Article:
Religious fundamentalism is a two way street

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Norwegian mass-murderer, Anders Breivik was brought to trial a few weeks ago. The court proceedings have revealed his well thought out motivations for the killings. They hinge on an ultra-nationalism with nostalgia for a white Christian Europe, and a deeply held xenophobia, directed particularly against Muslim migrants.

The interviewee featured here on Eureka Street TV sees the Breivik case as highlighting the urgent need for interreligious and cross-cultural dialogue, and he's well placed to make this assessment. Mehmet Ozalp is a leading Australian Muslim academic, author and community activist, and a veteran of interfaith dialogue.

And he's no romantic, he's hard-headed in this activity. He doesn't shy away from the awkward, difficult, seemingly intractable areas of division and conflict between Muslims and the broader community. In the interview he addresses four key 'fault lines' in relations between Muslims and the rest.

Ozalp migrated with his family to Australia from Turkey in 1984 in his high school years. While studying engineering at university, he went through a settlement crisis and turned to his religion. As he studied Islam further he says he gradually shifted from a blind faith to a deeper and more conscious belief and practice.

A particular inspiration was Turkish Muslim cleric, spiritual writer and advocate of interfaith dialogue, 71-year-old Fethullah Gulen. He sparked the global Gulen Movement which advocates what he calls hizmet, or faith-based community service and activism.

Gulen in turn was inspired by Turkish holy man, Said Nursi (1878–1960). Both broadly fit into the progressive Sufi strand of Islam exemplified by figures such as Rumi.

Ozalp became more active in the Muslim community, teaching classes about the Quran, and helping to establish a Muslim high school in the western suburbs of Sydney. In 2000, with a group of friends, he formed the Affinity Intercultural Foundation whose aims were to build bridges between Muslims and the broader community, and to nurture an Australian Muslim identity.

Particularly since September 11, Affinity has become one of the leading organisations fostering interfaith dialogue and understanding in this country. Ozalp served as its founding president from 2001 to 2007, and as executive officer from 2007 to 2009.

In 2009 he founded the Islamic Sciences and Research Academy of Australia (ISRA), a joint venture between Affinity and Charles Sturt University, and he is its director. He lectures at Charles Sturt University, and is studying for this PhD in Islamic theology at the University of Sydney with a thesis on the writings of Said Nursi.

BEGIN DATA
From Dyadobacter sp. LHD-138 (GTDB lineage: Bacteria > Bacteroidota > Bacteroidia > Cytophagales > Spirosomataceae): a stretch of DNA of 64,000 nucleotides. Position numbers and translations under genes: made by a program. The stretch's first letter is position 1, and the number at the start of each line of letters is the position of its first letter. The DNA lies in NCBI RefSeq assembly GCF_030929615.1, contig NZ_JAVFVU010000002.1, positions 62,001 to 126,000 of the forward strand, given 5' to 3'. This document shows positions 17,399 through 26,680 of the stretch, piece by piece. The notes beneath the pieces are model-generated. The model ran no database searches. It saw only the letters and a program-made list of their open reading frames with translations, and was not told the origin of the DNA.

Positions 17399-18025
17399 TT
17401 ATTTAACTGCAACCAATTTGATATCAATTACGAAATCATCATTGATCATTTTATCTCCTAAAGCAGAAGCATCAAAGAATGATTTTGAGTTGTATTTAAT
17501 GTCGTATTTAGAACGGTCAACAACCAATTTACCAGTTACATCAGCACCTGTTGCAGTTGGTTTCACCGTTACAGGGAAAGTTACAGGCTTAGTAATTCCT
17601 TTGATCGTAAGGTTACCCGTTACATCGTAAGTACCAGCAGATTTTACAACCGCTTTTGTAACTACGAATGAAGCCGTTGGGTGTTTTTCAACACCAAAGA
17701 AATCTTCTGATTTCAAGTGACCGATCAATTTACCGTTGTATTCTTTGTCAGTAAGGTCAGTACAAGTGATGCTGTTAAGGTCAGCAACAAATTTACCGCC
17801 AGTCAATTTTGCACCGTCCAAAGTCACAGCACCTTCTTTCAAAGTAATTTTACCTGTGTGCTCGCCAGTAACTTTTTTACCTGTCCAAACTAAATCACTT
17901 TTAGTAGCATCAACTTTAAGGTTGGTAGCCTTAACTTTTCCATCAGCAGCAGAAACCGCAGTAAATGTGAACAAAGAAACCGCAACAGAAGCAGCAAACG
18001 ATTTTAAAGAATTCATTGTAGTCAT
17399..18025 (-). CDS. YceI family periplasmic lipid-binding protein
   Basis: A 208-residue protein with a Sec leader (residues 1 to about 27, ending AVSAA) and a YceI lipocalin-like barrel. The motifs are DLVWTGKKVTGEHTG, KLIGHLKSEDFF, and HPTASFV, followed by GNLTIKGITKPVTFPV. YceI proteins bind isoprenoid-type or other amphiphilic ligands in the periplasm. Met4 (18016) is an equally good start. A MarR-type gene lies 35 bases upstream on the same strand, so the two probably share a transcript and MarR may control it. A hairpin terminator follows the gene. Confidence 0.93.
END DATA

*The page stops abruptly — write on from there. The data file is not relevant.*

As well as his academic teaching, Ozalp is much in demand as a speaker, giving talks in a wide range of forums around the country. He is the author of two books, 101 Questions You Asked About Islam and Islam in the Modern World. 


Peter KirkwoodPeter Kirkwood is a freelance writer and video consultant who worked for 23 years in the Religion and Ethics Unit of ABC TV. He has a Master's degree from the Sydney College of Divinity. 


Topic tags: Peter Kirkwood, Mehmet Ozalp, Anders Breivik, interfaith dialogue

 

 

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Thank you for providing this interview. I have read Mehmet Ozalp's "101 Questions". I found one point he mentioned particularly interesting: the idea that because the West has not had historical experience of large non-conforming minorities it has not developed "theologies" that can inform policies to deal with them and the phenomenon of the multi-faith society in a positive way. I thought this interesting because I think it underlines the 'closed-circuit' nature of Christianity's theology whereby it purports to explain everything - in the religious sense - despite it clearly being only one of many particular and originally localised developments in human thought and belief and structure. (I imagine this may be mirrored in Islam as well.) The point being that a theology will reflect to some degree the experience of the people who devise it, and not anything outside it. This should give pause because it suggests that not only should theologies be organic and evolutionary, but that they can never be considered epistemologically complete or expressed in exclusive or excluding terms.